Non-EU e-retail faces 40% EU VAT & customs hikes
- European News
- 1 December 2016 | Richard Asquith
The European Union has announced this week that it will scrap the VAT and customs exemptions for small packages delivered by non-EU e-commerce businesses. The change is scheduled for 2021.
The change, aimed at raising €5bn in tax, could add up to 40% in taxes to deliveries, and push EU consumers to shop with local sellers. It will also oblige non-EU sellers to track and comply with complex VAT and customs charges across 28 countries to correctly estimate landed cost.
EU VAT & Customs exemption for non-EU sellers
Non-EU e-commerce merchants enjoy an EU tax exemption on parcels smaller than around $25 each. Without this threshold, sellers would have to pay EU import VAT (average 22%) and customs duties (4% to 10%) on goods shipped to EU consumers. They can settle this bill, or leave for the consumer to pay to the fulfillment company – who in turn could charge a further 10% for the tax administration. This second option is unpopular as EU consumers generally are not expecting it, and so will not repeat shop with the seller.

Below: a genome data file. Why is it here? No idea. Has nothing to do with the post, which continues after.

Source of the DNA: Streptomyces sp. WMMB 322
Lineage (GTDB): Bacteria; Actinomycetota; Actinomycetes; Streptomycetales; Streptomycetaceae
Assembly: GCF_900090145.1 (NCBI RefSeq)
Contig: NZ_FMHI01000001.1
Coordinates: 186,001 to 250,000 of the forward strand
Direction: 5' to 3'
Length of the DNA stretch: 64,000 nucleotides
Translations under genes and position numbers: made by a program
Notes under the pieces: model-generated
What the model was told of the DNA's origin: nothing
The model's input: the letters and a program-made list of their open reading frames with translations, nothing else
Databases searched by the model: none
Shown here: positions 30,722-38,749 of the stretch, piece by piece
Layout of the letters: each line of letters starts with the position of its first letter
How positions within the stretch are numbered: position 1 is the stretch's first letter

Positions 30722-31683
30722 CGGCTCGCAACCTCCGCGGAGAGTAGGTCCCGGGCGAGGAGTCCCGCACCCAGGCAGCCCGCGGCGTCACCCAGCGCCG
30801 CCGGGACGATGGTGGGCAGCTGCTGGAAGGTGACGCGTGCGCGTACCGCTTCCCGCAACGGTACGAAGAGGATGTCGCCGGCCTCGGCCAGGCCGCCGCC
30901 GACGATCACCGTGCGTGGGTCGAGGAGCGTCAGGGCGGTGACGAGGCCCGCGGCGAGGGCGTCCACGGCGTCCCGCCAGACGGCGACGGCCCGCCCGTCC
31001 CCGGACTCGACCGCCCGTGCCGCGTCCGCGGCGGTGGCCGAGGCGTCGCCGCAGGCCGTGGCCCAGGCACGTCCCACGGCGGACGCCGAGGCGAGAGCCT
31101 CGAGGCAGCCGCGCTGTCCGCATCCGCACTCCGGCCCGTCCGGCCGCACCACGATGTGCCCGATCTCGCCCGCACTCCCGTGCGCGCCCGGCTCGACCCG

EU levels playing field and tackles VAT fraud
EU-based e-commerce companies have long campaigned against this threshold since it gives non-EU sellers a substantial tax advantage. After many years of campaigning, the EU has confirmed that the threshold will be scrapped for US businesses in 2021.
Aside from leveling the playing field for EU online merchants, the measure will also help address abuse of the threshold by fraudsters who break bulk deliveries up to qualify for the exemption.
Millions of deliveries face complex landed cost calculations
The change will hit around 150 million packages delivered to the EU. Sellers will be required to calculate VAT and customs duties. This includes tracking different VAT rates on products, and correctly picking hundreds of tariff codes for new customs declarations.
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